CROSS Safety Report
Accidental concrete infill around a boxed out plunge column
A problem occurred during a concrete pour to a boxed out temporary column resulting in an area of unsupported suspended concrete slab.
Key Learning Outcomes
For the construction team:
- Concrete pours must have formal planning and experienced supervision
The installation of plunge columns is a specialised operation requiring thorough planning and competent execution
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A plunge column was boxed out for the pour of a slab. Couplers were installed around the box out so that the rebar could be reinstated once the plunge column had been removed. During the pour, the box out (which contained no rebar at the time) was accidentally filled with concrete, so when the formwork was struck, the only support for that area of slab was the adhesion to the faces of the ply box out and the plunge column. When this was noticed, the area was hoarded off and the concrete inside the box out was safely removed.
Expert Panel Comments
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Plunge column description
A plunge column is a structural steel or concrete section embedded in a freshly poured concrete pile, eliminating the need for baseplates and holding-down bolts. The technique is especially suitable for top-down construction and is usually carried out by, or in association with, specialist groundworks contractors. References and examples may be found on the internet.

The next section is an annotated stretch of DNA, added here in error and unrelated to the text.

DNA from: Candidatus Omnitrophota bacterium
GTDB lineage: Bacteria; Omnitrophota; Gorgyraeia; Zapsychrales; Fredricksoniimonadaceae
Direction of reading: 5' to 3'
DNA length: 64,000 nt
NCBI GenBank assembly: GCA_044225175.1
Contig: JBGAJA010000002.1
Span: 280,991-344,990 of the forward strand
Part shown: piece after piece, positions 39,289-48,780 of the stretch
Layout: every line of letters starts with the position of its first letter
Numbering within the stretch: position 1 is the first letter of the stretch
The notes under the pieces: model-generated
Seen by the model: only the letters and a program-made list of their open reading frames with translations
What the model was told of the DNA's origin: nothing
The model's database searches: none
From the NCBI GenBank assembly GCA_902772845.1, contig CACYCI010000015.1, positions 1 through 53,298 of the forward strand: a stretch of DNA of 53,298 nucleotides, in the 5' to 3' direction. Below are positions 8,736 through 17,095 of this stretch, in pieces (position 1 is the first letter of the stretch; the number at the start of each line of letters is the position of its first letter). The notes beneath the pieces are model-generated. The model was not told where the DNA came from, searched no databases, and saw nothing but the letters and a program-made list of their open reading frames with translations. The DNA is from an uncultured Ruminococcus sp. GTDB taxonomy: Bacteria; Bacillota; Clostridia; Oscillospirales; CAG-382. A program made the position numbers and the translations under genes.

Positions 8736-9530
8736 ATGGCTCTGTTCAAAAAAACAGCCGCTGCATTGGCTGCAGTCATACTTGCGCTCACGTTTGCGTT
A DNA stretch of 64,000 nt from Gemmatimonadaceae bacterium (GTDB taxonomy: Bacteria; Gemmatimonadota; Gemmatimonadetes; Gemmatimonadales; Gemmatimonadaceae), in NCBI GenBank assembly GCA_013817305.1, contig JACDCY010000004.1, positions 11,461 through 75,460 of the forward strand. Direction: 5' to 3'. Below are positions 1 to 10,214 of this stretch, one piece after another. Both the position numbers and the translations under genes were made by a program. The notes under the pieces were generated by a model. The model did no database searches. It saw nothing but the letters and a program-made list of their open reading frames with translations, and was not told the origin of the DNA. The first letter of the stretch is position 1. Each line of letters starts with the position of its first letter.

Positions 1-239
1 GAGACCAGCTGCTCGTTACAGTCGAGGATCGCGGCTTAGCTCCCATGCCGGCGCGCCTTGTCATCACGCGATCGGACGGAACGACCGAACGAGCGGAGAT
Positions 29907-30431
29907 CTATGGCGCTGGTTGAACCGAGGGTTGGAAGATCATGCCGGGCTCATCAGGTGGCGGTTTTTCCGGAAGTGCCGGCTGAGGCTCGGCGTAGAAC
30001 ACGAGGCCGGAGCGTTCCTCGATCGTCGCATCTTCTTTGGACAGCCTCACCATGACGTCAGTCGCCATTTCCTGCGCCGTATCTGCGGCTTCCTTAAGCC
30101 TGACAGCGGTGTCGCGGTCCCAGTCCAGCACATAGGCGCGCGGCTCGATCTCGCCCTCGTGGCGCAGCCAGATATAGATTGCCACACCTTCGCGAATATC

For example the following his description is taken from a technique sheet produced by Balfour Beatty Ground Engineering: 'Generally the construction process is as follows; a rotary bored pile is excavated to the required depth, a reinforcement cage is then installed and then the void is filled with concrete stopping the required distance below ground level. Whilst the concrete is still wet a hydraulic plunging frame is installed within the temporary casing and then the plunge column is installed to structural tolerances. The concrete is then left to set in the pile and once this is complete the empty bore above is backfilled. When all the plunge columns are installed the construction of the structural frame above ground level can begin.'
Leaking box outs are fairly common and the risks to later construction should be noted in the method statements and procedures put in place to check and carry out remedial works before the next stage of construction. This was an accidental filling rather than a leak but the principles would be the same.
The safety issue was that a portion of structure, a slab, was temporarily unsupported from below. This emphasises the benefit of experienced supervision and having people around who can assess things on the basis of common sense and intervene when needed.
CROSS will be interested to know of any safety problems associated with the installation of plunge columns.
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